For Black families, is selling Grandma's house the right choice? Fast-rising home prices are creating opportunities for some longtime Black homeowners. Those high valuations can also raise big questions about the best way to tap into that wealth.

Home prices are up. For Black families, is selling Grandma's house the right choice?

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STEVE INSKEEP, HOST:

This story touches on a glaring inequality in American life. In recent decades, the incomes of Black and white families have drawn closer, but the accumulated wealth of those families has not. There is a wealth gap. Some families now ask what to do with an asset they do have, an old family home in a rising market. NPR's Laurel Wamsley reports.

LAUREL WAMSLEY, BYLINE: Fred Brown is 26 and grew up in the Columbia Heights neighborhood of Washington, D.C.

FRED BROWN: My grandmother owned a house. And me and my brothers and sisters, my mother and father lived in the house.

WAMSLEY: His grandmother had owned the seven-bedroom home since 1960, when she bought it for less than $7,000 when she died a few years ago, Brown says his father wanted his aunts to help pay the taxes on it.

BROWN: I guess they didn't want to pay it. So they had a big dispute. And, you know, they wound up selling it.

WAMSLEY: His parents are now renters. And Brown stays at a friend's home while he applies for jobs. He sees the sale of his grandmother's house as a big mistake.

BROWN: The values of houses is going up. They could've just invested in the future instead of just worrying about the present.

WAMSLEY: It's a situation that confronts many Black families - what to do with grandma's house? For most American families, home equity is their single largest asset. As prices in some areas reach eye-popping levels, the decision about whether to hold on to or sell a family home can have long-lasting consequences for generational wealth. And what happens with these homes is crucial to closing the racial wealth gap. In 2019, the typical white family had $184,000 in assets, while the typical Black family had just 23,000.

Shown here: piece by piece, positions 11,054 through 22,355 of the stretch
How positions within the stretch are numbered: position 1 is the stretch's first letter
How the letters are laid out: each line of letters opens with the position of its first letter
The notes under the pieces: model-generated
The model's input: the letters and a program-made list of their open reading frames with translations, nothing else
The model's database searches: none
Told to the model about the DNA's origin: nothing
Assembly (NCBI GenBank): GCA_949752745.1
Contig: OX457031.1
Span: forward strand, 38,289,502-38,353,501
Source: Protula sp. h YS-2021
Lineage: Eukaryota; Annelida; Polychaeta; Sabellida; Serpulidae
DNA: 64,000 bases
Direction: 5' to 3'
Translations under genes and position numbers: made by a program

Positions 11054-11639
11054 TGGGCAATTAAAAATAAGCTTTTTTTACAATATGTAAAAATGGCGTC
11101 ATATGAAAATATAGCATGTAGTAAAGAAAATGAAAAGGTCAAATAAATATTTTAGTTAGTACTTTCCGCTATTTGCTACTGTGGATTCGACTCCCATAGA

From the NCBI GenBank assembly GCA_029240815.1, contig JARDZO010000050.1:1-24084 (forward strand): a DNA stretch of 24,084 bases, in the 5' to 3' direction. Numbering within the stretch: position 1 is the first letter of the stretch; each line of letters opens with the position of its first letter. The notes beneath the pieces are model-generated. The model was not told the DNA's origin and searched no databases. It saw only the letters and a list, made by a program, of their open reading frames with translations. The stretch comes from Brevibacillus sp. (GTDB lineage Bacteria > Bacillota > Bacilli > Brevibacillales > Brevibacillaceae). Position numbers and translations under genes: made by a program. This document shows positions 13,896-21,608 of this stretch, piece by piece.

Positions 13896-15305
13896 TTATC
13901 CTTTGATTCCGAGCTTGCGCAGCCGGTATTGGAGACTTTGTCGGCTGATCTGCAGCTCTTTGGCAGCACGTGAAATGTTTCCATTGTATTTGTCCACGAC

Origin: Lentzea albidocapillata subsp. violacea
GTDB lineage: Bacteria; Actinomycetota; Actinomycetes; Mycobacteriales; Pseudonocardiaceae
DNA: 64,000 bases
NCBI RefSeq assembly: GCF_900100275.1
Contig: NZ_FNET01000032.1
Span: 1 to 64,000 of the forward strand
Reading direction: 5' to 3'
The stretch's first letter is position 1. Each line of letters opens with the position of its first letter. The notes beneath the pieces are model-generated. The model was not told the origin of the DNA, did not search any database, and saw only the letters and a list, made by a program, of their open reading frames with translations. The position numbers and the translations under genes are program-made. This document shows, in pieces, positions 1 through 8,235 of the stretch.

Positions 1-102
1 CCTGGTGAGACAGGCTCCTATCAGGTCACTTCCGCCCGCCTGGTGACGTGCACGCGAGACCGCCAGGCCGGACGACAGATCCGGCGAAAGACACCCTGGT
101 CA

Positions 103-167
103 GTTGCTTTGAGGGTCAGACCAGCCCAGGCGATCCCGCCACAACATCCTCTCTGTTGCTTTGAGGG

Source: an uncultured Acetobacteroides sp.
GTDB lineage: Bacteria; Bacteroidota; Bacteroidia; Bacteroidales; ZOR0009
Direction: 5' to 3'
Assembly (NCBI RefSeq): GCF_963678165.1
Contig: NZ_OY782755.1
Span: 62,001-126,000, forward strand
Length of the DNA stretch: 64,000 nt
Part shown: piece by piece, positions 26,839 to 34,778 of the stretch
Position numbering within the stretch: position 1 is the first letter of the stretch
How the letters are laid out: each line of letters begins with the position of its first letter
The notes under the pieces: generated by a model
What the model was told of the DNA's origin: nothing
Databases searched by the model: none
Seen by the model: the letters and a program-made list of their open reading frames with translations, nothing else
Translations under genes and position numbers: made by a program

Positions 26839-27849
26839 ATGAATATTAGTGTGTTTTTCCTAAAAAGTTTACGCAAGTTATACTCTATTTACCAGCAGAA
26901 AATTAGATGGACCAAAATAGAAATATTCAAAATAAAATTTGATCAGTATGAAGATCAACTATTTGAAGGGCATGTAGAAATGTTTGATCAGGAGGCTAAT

REGAN ADAMS: I think everybody should own and keep at least one home in their family and try to buy as much property or land as they can and sit on it.

WAMSLEY: That's Regan Adams. For the 42-year-old city worker, the two properties her father left behind in Knoxville, Tenn., have provided a roof over her head and a way to pay off debts. She and her husband divorced when he was released from prison. And then he soon died, leaving her with funeral bills and little in Social Security to support their daughter. Adams fixed up one of the properties and rented it out for several years before selling it. She now lives in her father's former home in northeast Knoxville, an area she hadn't been keen to return to. That's changing fast.

ADAMS: Maybe about four years ago, I started hearing a lot of buzz about people wanting to move on this street. And I'm thinking, why? Like, this just doesn't make any sense.

WAMSLEY: Into the lower-income neighborhood came a lot of new people buying houses and fixing them up.

ADAMS: Now it's very quiet. People are walking the neighborhoods like there's no crime. Like, it's totally different from when I was here before.

WAMSLEY: She says her street used to be about half Black and half white.

ADAMS: Has it gotten whiter? Absolutely. My whole neighborhood is white. I probably am the only Black person on the street.

WAMSLEY: There's a racial gap in homeowning, too. In 2019, the rate of white homeownership was nearly 74%, while the Black homeownership rate was 30 points lower. Experts say there are a few strategies to ensure the value of a family home doesn't disappear. Number one is not selling it to an investor who comes calling unsolicited, offering cash. Realtors say properties typically sell for more when they're sold on the open market. And for homeowners who want to ensure that there's a plan for the property, a will is crucial, and a trust is even better. Danaya Wright, a law professor at the University of Florida, studied what happened to properties when the owners did or did not have wills.